Wireless smart sensors coupled with a software interface that enables users to visualize the data provides a condition monitoring and predictive maintenance solution rooted in the Industrial Internet of Things, write Tad Orstad and Mario Calvo

The ever-changing competitive environment in today’s industrial markets is forcing owners and operators to maintain their assets in satisfactory operating condition.

Traditional monitoring of selected equipment or processes is labour intensive with parameters being monitored one at a time, recording their conditions, and analyzing trends. In addition to consuming valuable man-hours and creating potential dangerous situations, traditional monitoring results can be inaccurate thus increasing downtime and maintenance costs.

Today, the Industrial Internet of Things (IIoT) provides a means of consistently capturing, communicating, and recording real-time and historic data from networks of physical objects such as process equipment and vehicles with embedded sensors, software, and network connectivity.

This enables the IIoT components to collect and exchange data and allows plants to detect equipment problems and process inefficiencies sooner, resulting in efficiency improvements and reductions in costs.

Predictive beyond preventive

Routine inspections, system tests, lubrication, parts replacement and keeping records of equipment deterioration are all fundamental strategies for any preventive maintenance (PM) programme.

Asset managers or maintenance staff establish set schedules for PM activities with a major goal of reducing unplanned downtime. During PM, the systematic replacement of deteriorating components and the identification and correction of equipment issues will prevent equipment failure.

However, in and of itself, PM does little to reduce costs for labour and spare parts as determining the ideal time for PM is imprecise and focuses on estimates in lieu of the actual equipment condition. Oftentimes, perfectly good components are replaced periodically on a need-it-or-not basis. Further, some PM activities can cause collateral damage due to human error, and this only adds to downtime.

To minimize unplanned downtime beyond that achieved using PM, and to further reduce parts and labour costs, condition monitoring is the cornerstone for evolving predictive maintenance (PdM) solutions. Conditioning monitoring to track asset/system pressure, temperature and humidity levels allows asset managers and maintenance staff to perform maintenance only when necessary.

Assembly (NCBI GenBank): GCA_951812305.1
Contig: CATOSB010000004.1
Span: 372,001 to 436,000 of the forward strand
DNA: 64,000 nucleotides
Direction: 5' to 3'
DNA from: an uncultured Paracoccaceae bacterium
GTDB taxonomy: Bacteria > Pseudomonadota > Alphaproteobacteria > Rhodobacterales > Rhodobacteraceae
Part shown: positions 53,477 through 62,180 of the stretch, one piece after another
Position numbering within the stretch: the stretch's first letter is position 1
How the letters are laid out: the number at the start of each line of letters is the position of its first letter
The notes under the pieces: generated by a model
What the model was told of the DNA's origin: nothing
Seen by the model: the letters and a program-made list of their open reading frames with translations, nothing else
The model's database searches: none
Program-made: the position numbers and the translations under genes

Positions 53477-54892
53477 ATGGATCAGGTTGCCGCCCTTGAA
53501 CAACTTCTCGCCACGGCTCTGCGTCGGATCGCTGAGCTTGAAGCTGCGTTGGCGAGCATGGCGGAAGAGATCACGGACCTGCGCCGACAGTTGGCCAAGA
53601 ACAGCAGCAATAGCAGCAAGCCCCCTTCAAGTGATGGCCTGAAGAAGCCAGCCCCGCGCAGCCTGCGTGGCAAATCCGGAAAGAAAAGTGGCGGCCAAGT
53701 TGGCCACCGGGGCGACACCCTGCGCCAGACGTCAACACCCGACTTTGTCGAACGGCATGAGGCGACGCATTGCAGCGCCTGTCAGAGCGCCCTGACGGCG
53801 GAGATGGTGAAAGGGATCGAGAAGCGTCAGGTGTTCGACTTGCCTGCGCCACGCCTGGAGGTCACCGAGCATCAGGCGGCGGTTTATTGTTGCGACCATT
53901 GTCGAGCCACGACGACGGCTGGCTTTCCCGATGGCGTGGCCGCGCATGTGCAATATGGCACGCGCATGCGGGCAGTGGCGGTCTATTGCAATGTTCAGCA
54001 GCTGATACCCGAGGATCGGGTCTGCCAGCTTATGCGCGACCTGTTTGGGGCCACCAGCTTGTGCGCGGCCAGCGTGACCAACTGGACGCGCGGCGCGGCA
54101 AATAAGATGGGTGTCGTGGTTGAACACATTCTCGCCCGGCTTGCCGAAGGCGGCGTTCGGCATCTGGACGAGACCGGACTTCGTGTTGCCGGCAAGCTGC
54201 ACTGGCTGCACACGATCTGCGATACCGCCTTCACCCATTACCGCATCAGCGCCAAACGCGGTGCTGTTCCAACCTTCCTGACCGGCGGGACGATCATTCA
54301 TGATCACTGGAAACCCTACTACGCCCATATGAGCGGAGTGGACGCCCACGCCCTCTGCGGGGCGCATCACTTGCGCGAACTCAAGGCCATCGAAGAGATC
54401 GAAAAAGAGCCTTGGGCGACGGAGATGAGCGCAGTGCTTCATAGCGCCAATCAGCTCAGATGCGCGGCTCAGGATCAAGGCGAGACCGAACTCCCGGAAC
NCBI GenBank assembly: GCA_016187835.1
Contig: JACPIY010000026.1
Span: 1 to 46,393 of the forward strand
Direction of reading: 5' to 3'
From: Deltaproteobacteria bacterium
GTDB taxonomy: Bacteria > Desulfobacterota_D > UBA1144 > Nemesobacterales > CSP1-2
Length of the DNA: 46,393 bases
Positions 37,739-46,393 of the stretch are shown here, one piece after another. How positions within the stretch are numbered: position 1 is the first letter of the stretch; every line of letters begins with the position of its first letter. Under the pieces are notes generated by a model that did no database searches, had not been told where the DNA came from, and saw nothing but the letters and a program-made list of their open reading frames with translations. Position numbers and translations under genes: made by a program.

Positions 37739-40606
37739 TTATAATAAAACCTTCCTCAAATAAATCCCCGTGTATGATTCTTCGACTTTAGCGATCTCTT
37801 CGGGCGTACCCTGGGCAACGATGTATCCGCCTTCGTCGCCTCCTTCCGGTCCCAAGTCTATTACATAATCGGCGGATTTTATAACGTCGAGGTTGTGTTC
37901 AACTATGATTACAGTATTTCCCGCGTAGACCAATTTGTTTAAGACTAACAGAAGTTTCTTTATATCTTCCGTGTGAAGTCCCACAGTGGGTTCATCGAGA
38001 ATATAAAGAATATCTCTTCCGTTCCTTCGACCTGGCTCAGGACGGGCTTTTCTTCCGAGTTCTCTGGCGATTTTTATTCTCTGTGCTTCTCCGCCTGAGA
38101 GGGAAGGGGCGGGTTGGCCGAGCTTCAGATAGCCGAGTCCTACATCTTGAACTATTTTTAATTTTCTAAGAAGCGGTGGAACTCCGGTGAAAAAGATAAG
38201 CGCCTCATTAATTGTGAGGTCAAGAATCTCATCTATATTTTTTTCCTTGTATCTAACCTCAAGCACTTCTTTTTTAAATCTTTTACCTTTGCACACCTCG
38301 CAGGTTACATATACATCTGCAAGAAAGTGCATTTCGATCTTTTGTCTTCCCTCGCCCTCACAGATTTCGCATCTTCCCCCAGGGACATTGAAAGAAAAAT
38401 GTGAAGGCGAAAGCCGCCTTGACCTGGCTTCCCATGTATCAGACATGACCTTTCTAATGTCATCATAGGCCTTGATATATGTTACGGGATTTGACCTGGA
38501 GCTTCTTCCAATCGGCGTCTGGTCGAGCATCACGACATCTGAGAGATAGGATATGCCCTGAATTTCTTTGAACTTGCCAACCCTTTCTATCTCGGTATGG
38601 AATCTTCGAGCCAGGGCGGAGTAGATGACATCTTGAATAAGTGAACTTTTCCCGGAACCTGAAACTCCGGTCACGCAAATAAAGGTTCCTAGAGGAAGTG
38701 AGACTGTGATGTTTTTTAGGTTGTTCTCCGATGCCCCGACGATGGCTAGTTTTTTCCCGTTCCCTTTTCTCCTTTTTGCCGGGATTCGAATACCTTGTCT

By providing real-time and historic data trends for assets and processes, the condition monitoring solution allows operators to detect and diagnose issues before they become problems.

Also, using smart sensor hardware and analytic software, alerts and analytics can be delivered to operators when needed. PdM with condition monitoring allows optimization of systems and assets based on actual data rather than reacting to unexpected events.

Particularly on process-critical assets and systems, integrating a PdM strategy into an existing PM programme can substantially save parts and labour costs, allow for fast and precise diagnoses reducing troubleshooting time, and maximize asset life spans.

Vital analytics

Wireless smart sensors coupled with a software interface that enables users to visualize data collected from the sensors provides a condition monitoring and predictive maintenance solution rooted in the IIoT.

Wireless sensors avoid the cost and complexity of a wiring infrastructure, and can be easily removed for modification as is typical during expansions. Monitoring a plant’s assets for temperature, pressure, humidity, dew point, flow and current usage plays a vital role in diagnosing inconsistencies, allowing users to predict and prevent downtime.